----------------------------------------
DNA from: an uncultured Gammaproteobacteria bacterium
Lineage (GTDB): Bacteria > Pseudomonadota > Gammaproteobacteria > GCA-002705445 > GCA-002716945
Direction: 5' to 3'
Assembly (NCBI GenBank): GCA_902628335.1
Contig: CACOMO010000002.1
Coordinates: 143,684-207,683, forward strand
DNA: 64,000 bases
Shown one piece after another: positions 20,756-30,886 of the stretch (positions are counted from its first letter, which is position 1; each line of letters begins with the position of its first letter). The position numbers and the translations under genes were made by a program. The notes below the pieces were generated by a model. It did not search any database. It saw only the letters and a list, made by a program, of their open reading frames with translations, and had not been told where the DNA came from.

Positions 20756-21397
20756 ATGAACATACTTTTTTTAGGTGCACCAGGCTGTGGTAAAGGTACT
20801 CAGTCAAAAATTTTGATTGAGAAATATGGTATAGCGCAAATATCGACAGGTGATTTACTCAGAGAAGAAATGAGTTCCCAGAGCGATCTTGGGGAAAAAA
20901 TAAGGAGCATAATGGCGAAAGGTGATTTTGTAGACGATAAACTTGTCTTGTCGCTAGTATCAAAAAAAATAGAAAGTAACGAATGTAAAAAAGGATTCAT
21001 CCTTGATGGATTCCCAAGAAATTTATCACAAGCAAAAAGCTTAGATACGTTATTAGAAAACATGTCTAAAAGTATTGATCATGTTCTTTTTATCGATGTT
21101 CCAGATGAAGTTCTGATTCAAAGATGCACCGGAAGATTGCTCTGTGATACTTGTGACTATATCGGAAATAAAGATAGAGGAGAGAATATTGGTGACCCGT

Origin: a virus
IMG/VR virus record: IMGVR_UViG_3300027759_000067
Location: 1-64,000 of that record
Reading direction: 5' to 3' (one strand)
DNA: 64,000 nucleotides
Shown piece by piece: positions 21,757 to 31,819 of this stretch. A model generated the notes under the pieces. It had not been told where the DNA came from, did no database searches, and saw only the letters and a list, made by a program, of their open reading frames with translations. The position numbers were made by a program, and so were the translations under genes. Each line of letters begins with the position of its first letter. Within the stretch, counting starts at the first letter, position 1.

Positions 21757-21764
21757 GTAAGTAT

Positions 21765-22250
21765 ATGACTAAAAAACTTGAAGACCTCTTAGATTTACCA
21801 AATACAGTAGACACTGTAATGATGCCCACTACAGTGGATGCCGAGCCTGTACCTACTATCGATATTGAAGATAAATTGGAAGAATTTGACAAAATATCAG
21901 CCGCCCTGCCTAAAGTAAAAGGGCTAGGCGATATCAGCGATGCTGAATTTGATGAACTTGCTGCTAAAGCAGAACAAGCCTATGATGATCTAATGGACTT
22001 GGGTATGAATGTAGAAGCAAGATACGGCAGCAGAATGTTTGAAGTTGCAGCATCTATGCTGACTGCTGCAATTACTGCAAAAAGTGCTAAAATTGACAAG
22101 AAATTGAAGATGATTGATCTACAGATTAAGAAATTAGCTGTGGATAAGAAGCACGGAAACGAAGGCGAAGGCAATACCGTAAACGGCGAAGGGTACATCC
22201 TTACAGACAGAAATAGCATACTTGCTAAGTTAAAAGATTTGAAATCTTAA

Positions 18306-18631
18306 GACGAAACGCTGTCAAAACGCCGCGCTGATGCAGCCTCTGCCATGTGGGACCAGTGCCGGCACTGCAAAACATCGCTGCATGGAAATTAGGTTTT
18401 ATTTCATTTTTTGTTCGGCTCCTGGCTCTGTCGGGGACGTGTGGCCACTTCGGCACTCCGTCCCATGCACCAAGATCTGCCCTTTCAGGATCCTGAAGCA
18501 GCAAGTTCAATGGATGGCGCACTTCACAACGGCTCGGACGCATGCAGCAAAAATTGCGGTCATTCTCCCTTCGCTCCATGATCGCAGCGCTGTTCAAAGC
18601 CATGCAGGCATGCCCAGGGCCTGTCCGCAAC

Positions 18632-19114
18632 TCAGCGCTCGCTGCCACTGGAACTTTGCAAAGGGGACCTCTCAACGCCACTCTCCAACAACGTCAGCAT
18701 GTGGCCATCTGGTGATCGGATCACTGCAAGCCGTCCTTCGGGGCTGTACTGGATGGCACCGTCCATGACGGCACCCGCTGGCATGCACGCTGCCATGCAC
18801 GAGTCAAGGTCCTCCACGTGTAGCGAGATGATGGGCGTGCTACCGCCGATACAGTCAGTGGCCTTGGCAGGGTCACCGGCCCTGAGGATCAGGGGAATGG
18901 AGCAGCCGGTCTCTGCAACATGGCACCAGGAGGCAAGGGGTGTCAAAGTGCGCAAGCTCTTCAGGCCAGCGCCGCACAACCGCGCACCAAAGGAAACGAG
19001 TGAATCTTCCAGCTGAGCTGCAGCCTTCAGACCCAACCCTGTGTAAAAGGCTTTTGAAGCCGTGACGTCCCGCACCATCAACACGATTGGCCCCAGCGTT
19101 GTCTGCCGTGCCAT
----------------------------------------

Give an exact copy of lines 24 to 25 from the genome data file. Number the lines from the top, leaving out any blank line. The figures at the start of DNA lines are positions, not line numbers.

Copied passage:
21765 ATGACTAAAAAACTTGAAGACCTCTTAGATTTACCA
21801 AATACAGTAGACACTGTAATGATGCCCACTACAGTGGATGCCGAGCCTGTACCTACTATCGATATTGAAGATAAATTGGAAGAATTTGACAAAATATCAG